College is a big commitment and burnout is easy if you don’t pace yourself. That said, taking a semester off is a normal thing to do while pursuing your degree. Whether you need a quick break for personal reasons or exciting opportunities, like a once-in-a-lifetime trip or work experience, here’s what you need to know about your scholarship money before taking time off.
Student Loans Are Safe for Six Months
If you take a semester off, you will not be using loans to pay for your tuition. Most federal and private student loans have a six-month grace period, so whether you graduate, take a break, or drop out altogether, you will have a time buffer before your loan repayment bills come in. Taking a semester off should be enough time to give you a break without hitting that six-month grace period.
If you plan on taking more than six months off from school, you will be expected to start repaying your student loans. Additionally, you will need to re-enroll in you classes to reset your six-month grace period so that you aren’t hit with a bill as soon as you graduate.
Scholarships and Grants Can Be a Different Story
Federal grants, such as the Pell Grant, will not be affected by you taking a semester off. In fact, the Pell Grant is available aid for up to six undergraduate years, and they don’t have to be consecutive. The FAFSA is completed each year, so if you take a semester or year off for a high-earning opportunity, this could affect how much aid you receive in future years.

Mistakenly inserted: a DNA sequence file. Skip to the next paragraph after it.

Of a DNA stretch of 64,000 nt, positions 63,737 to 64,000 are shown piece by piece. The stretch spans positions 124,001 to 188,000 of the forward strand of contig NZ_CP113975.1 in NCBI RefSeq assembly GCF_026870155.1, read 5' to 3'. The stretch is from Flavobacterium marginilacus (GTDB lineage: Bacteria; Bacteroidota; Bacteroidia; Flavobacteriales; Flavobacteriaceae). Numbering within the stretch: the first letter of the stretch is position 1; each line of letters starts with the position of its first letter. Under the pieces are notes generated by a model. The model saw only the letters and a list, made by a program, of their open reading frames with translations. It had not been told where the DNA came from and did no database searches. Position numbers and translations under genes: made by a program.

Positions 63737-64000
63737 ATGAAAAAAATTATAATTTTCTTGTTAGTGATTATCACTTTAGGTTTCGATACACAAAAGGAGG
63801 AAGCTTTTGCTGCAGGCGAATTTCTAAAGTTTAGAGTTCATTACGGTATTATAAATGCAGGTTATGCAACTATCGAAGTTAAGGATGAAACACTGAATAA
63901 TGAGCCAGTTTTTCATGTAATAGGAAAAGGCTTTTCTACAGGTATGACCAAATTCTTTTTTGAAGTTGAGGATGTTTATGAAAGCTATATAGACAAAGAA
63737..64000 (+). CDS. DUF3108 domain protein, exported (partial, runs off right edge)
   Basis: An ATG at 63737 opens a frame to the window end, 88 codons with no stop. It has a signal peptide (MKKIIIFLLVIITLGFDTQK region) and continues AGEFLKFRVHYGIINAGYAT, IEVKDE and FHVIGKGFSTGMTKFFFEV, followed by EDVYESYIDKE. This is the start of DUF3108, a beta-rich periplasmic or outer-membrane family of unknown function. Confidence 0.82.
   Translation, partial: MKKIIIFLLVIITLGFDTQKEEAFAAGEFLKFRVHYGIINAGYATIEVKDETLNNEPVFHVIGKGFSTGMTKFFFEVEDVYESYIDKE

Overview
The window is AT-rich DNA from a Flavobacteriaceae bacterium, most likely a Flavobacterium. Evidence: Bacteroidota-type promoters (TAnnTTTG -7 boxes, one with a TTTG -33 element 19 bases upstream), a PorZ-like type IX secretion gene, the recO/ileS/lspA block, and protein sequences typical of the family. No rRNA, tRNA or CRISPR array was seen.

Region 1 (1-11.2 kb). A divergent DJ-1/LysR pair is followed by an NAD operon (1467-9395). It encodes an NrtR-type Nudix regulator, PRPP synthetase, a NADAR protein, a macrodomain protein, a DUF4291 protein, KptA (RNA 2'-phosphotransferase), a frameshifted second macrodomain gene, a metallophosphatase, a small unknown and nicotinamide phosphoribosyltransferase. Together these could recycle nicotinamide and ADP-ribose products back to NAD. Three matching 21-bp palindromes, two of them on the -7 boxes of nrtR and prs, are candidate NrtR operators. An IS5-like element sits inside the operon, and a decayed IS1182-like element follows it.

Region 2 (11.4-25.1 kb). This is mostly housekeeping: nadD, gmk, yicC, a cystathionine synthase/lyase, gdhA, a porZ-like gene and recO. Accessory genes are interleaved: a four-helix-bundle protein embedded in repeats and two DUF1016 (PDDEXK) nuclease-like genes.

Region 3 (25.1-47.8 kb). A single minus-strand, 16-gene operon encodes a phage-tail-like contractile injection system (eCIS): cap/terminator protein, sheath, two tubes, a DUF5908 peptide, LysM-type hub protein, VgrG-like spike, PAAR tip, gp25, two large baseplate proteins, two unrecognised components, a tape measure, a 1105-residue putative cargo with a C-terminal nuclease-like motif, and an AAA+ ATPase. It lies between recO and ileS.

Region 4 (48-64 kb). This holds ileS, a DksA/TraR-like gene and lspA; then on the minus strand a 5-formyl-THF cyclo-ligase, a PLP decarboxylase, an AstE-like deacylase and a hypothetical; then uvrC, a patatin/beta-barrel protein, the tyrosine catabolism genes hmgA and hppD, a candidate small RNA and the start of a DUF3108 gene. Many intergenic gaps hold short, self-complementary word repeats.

Private scholarships and grants might require different things, so to be safe, ensure there are no stipulations to your prize money. Before deciding on whether to take a semester off, ensure that you are leaving in good standing. If you are leaving due to poor grades, this could affect merit-based scholarships and grants.
Avoid Dropping Out
We know you can’t plan when challenging events hit your life, but avoid dropping out of your courses when possible. Attempting to take a school break when you are in the middle of a semester will negatively affect your grades and cost you a lot of money. This is especially true for individuals who receive FAFSA grants. If you drop out before the 60% point of the semester, you must repay part of the grants you've received.
If complex circumstances arise, talk with your professors and college advisor before you stop attending classes. There might be some wiggle room to ensure that you still pass the class while given the grace to take a break.
Visiting Your Financial Aid Advisor Is Your Best Move
While it might not seem like a huge deal to take a quick break from your studies, it is best to consult your financial aid advisor and your school counselor before making anything final. Both individuals can ensure that you are set up for a successful time off without impacting your degree goals.
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